What is it about?

The study is about the validation of mechanomyography (MMG) to identify muscle fatigue in neurological conditions such as spinal cord or skeletal muscles injuries. The intended outcome provides insight into the suitability of MMG application as a muscle monitoring tool for spinal cord injury rehabilitation using electrical stimulation. Rehabilitation and physiotherapy practitioners can now effectively optimize patients’ training sessions due to the sensor’s easy accessibility and technique replicability. The promising nature of this method has gained attention from institutions practicing rehabilitation for patients with spinal cord injury worldwide. Clinical trials must be conducted using a larger patient sample with varying conditions, and different mode of training before including it as part of daily training prescription.

Featured Image

Why is it important?

The existing electrical stimulation training in hospitals do not have reliable feedback about the muscle states and conditions. The identification of a dependable and validated tool to detect muscle fatigue or fatigue point transition is crucial to optimize training protocols and set benchmarks for electrical simulation training. 97.0% accuracy of non-fatigued and fatigued muscle classification proves MMG signals could serve as viable muscle fatigue prediction tool.

Perspectives

According to the CDC, spinal cord injury (SPI) costs nations like the US, an estimated 9.7 billion dollars each year. The risk of patients with SPI to develop preventable secondary conditions, which could turn life-threatening is higher in low-income countries. In line with the UN’s third Sustainable Development Goal, Good Health and Well-being, researchers believe that personalized rehabilitation training session will help patients with SPI in improving their physical functionality and quality of life. A valid monitoring technique needs to be implemented in rehabilitation protocols to optimize patient safety and enhance training effectiveness since there are existing monitors to-date for muscle state at its best condition.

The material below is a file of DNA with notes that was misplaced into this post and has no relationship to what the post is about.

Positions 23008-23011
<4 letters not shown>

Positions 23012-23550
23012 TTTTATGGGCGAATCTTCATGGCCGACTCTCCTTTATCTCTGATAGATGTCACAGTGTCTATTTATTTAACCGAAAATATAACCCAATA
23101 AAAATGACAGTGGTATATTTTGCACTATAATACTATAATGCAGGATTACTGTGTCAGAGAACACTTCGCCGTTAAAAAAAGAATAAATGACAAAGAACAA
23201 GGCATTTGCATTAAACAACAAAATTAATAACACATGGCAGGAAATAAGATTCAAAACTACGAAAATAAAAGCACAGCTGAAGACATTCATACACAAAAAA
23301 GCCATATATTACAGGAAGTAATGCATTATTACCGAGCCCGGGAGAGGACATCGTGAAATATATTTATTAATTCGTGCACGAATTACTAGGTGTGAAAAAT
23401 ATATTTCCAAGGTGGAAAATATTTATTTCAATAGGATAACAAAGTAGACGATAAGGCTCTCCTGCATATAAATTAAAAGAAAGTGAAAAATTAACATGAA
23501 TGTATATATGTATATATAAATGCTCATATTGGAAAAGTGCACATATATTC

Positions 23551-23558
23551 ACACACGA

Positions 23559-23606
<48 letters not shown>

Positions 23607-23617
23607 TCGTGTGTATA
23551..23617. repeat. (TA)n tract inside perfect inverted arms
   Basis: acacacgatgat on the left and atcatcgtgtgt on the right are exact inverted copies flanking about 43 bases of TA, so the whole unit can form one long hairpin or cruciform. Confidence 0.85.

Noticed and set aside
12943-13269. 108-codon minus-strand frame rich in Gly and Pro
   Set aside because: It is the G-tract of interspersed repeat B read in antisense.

Dr Nur Azah Hamzaid
University of Malaya

Read the Original

This page is a summary of: Mechanomyography-based muscle fatigue detection during electrically elicited cycling in patients with spinal cord injury, Medical & Biological Engineering & Computing, January 2019, Springer Science + Business Media, DOI: 10.1007/s11517-019-01949-4.
You can read the full text:

Read

Contributors

The following have contributed to this page